And I need to establish a similar process for the Pathwork workshops and the Pathwork Transformation Program. This could be done by interviewing current students and Helpers as to those factors that most attracted them to Pathwork and those factors most responsible for keeping them in Pathwork. Where is their inspired passion for Pathwork most evident within them? We cannot build workshops or the Pathwork Transformation Program without understanding these four marketing questions.
Last night Steve also encouraged us to look outside ourselves to see what is going on in the world of spirituality and to see where we as Pathwork sit at the table of spiritual and personal development. He reminded me that Pathwork is not the only avenue available, and we need to understand in what ways Pathwork is similar to and different from these other ways. Taking the four marketing questions, how would they apply to other spiritual paths? How would a Buddhist sangha answer these four questions in a way that would be different from or similar to Pathwork answers? Steve noted that he himself teaches about dealing with feelings and emotions in his spiritual community – so how is Steve’s teaching similar to or different from Pathwork? It is important to have such an exterior context in which to understand Pathwork.
And I have a sense that if I do not come to grips with how I can show up to lead us through this process of a deeper understanding of who we are, Sevenoaks and Pathwork at Sevenoaks will die. This is not my prideful ego speaking, but something much deeper Calling me forth to SHOW UP. How to do this effectively and without pride, self-will, and fear to block my effectiveness are the two issues I need to work on with Moira, Ed, and others in my community. I need support. I need prayer. I need to surrender. I need to die to having to know.
As Steve and I talked I was again seeing clearly how important his role and his particular unique gifts are to the success of Sevenoaks. And by “success” I mean to the faithful answering of our Call in our role in the Plan of Salvation. From a financial perspective it feels like a stretch to take him on in a way that is at all fair to his nominal financial needs. Yet not to do this just feels wrong. So I would say our first Critical Success Factor for this next fiscal year is to assure we bring Steve on in some leadership capacity on staff.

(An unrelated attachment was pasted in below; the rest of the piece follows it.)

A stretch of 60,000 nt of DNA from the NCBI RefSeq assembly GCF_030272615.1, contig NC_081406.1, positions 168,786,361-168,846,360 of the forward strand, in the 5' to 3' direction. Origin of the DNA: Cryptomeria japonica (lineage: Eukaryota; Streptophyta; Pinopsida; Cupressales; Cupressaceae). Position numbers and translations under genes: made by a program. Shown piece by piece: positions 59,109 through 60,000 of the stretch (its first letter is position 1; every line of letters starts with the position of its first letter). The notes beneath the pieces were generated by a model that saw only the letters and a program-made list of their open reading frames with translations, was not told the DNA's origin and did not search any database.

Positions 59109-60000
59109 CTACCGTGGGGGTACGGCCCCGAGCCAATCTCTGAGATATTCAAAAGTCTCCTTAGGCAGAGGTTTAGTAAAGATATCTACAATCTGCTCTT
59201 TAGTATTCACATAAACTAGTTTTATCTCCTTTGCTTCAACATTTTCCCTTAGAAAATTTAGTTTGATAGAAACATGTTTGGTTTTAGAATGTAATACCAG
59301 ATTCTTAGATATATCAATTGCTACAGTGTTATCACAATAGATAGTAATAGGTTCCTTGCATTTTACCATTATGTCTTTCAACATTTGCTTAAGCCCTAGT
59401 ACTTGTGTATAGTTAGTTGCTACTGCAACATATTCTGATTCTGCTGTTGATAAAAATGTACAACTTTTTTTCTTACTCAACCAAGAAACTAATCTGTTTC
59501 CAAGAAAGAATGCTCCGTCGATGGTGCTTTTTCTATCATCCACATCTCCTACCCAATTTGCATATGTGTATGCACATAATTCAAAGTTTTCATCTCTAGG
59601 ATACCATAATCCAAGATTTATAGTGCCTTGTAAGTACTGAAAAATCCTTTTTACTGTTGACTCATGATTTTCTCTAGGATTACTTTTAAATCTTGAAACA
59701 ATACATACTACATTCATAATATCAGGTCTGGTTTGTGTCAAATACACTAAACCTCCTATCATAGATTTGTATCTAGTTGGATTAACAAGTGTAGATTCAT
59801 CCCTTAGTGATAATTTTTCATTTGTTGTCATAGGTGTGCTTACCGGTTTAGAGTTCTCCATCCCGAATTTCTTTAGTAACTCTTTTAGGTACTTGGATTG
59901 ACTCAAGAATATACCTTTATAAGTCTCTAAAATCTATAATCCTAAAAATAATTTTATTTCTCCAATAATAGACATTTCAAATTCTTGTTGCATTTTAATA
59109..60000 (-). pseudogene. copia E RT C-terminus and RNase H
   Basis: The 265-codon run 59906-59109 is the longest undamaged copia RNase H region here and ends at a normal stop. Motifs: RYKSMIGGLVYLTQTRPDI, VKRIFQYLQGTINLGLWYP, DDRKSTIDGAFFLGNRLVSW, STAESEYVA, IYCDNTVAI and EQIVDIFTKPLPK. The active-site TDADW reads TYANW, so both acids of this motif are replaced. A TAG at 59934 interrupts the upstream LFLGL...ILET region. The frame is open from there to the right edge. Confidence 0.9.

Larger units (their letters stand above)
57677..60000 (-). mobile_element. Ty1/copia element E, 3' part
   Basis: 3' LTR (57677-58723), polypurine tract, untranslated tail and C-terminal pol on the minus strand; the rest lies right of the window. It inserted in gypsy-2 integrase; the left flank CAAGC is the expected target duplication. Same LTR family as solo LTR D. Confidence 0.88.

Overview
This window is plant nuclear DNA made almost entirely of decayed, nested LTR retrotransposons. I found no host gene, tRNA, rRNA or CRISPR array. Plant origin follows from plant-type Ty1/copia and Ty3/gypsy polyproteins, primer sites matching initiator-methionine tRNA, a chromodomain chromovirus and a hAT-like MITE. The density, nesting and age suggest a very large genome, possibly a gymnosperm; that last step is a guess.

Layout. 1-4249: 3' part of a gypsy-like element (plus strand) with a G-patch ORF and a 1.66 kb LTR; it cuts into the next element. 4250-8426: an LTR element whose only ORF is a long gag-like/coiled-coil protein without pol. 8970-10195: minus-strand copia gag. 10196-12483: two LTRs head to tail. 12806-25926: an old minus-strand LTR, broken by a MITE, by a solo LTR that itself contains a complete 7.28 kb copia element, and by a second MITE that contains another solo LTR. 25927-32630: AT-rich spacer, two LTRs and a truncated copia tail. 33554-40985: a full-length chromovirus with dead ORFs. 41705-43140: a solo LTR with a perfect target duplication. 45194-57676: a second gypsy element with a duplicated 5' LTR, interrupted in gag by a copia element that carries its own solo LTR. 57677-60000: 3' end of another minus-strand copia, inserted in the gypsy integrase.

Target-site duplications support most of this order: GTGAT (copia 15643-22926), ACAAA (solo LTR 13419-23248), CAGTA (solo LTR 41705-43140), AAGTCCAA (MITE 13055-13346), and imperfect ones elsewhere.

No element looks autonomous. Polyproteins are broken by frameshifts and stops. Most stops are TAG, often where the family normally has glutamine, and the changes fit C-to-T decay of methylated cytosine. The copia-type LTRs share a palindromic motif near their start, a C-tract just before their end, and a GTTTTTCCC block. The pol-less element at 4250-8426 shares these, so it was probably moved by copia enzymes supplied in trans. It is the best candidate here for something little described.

A second Critical Success Factor is to build a successful graduate program under Erena. I have 12 students in our budget. My vision is for 25 students. I see this opportunity as critical, not only financially but energetically, enlivening Pathwork in our midst.
A third Critical Success Factor for next year is to understand our Pathwork served market – understanding a segmentation that would capture our key audiences and then answering the four marketing questions posed above for each market segment.
In this, I do not know how to show up, but showing up seems critical to me. I feel my confusion, but I also sense my openness to help, and I pray for wisdom and courage to see and answer my Call in all of this.
Focusing Statement: Pathwork Lecture 80 Cooperation, Communication, and Union, ¶7
There is in the human soul a center out of which the soul-forces flow, or to which another person responds. This center governs the laws of communication, and, on a lower level, of cooperation. However, we shall not discuss cooperation now, since its nature will become evident when you have understood communication. Cooperation is simply a more superficial form of communication.
I am inspired by this paragraph to ask, “So, Gary, from your center what soul-forces are flowing? How do people respond to your soul-forces? How could your soul-forces be more pure, less contaminated by distortions of pride, self-will, and fear? How could your soul-forces be most easily received by others, inspiring them and their soul-forces in a way that, cooperatively, plays into the Plan of Salvation for the benefit of all beings?” I ask for your prayers.
Shared in love, Gary